manner. In sentence number four, the adverb is
‘everyday’ and it is an adverb of frequency. And in number five, again two adverbs, ‘well’ which is an adverb of manner – it tells
us that Camila speaks English well – and word ‘quite’
which is an adverb of degree – it gives information about ‘well’,
that is, how well? Quite well. It’s like saying ‘very well’. So did you get all of the adverbs? Alright, now that you know how to identify
adverbs, let’s move on and talk about comparative
and superlative forms of adverbs and how to avoid mistakes
when using them. When we think of comparatives and superlatives,
we usually think of adjectives – more beautiful, less
expensive, stronger, higher etc. But adverbs also have
comparative and superlative forms. These are very easy but many people make a
common mistake here. Let’s look at some examples and
I’ll explain. On the screen, you see two sentences. Both of
these have comparative adverbs. In the first sentence,
“can you please speak more loudly?” So we’ve added ‘more’
to the adverb ‘loudly’ and it becomes a comparative that
modifies the verb ‘speak’. In the same way, in number two,
adults learn things less quickly than children do – that means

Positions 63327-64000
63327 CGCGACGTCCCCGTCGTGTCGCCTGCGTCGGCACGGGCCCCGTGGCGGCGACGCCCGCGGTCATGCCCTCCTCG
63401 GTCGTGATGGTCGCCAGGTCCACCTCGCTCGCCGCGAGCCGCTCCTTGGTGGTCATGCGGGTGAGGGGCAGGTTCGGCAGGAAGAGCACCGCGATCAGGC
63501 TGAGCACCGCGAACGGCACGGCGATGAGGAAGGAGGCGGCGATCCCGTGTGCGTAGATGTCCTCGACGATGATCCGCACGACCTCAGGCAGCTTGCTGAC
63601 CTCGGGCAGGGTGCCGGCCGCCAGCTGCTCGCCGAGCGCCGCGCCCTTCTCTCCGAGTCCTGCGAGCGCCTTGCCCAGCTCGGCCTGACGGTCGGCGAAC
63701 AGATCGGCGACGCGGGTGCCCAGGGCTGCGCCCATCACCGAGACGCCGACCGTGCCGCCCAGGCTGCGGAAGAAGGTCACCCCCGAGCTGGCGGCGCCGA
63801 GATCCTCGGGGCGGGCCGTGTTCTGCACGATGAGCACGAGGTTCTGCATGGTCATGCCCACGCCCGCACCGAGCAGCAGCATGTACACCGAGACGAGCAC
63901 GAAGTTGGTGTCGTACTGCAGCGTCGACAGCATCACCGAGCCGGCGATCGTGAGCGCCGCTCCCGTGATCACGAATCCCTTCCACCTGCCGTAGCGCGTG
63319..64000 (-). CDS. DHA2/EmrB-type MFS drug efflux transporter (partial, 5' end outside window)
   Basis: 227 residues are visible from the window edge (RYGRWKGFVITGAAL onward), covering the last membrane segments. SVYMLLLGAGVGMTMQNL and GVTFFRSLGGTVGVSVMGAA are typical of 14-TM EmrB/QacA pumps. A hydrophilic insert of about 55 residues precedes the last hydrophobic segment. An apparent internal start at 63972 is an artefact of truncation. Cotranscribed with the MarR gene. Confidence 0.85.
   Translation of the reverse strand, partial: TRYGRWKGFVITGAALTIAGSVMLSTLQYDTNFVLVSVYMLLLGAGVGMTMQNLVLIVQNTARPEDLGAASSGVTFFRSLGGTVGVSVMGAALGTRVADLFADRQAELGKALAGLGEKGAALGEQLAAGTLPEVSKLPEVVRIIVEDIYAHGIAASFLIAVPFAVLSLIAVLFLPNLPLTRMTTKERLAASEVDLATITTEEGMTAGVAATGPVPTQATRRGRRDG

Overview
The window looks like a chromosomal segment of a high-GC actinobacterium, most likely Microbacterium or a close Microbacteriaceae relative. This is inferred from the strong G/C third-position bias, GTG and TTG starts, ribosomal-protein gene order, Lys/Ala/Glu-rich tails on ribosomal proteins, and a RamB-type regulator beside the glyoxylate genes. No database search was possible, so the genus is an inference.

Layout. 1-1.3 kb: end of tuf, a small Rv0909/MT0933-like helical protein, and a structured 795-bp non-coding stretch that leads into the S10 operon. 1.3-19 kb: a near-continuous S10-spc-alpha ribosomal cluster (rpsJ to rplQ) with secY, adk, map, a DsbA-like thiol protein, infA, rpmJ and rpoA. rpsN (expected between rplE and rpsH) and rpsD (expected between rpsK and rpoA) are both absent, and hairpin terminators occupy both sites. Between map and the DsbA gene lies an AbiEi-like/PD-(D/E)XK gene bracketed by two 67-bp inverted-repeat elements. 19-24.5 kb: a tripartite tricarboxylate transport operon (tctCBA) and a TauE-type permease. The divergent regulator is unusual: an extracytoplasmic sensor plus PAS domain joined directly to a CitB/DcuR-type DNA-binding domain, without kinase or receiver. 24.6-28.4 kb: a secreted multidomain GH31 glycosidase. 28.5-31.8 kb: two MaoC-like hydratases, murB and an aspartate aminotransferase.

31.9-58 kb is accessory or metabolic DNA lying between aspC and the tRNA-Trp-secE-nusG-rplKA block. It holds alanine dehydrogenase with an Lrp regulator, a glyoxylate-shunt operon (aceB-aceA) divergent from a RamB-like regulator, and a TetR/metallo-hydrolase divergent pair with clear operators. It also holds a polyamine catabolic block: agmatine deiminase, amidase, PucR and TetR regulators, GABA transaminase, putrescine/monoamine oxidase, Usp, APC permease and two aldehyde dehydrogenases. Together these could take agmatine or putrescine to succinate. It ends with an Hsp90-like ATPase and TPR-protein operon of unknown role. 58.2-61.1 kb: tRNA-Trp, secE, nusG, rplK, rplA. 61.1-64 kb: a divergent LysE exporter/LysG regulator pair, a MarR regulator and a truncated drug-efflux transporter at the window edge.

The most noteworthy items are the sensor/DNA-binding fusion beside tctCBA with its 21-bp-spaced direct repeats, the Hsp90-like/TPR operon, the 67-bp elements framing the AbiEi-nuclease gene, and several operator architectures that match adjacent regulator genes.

children learn more quickly and adults learn less quickly. So the comparative adverb ‘less quickly’
modifies the verb ‘learn’. These two are easy. But here’s where people make mistakes. Now you see two more examples but this time,
I want you to choose the correct comparative form in
each sentence. Stop the video and think about your answers,
then play the video again and check. OK, let’s discuss them. In number three, Leon’s car goes
faster than Benjamin’s. Now the word ‘fast’ can be an adjective
(if it modifies a noun or pronoun) or it can be an adverb
(like here, it gives information about the verb ‘goes’). And the comparative form is always ‘faster’. It’s not more fast or fastly. Both of those are errors. Never say them. And the superlative form of ‘fast’ is
‘fastest’. Like if you want to say “Leon’s car goes
the fastest.” OK and in number four, “Amutha sings better
than Mary does.” This one is a little tricky because if you
don’t want to compare, normally, you would just say “Amutha sings
well.” Well is the adverb. But in this sentence, we want to compare Amutha’s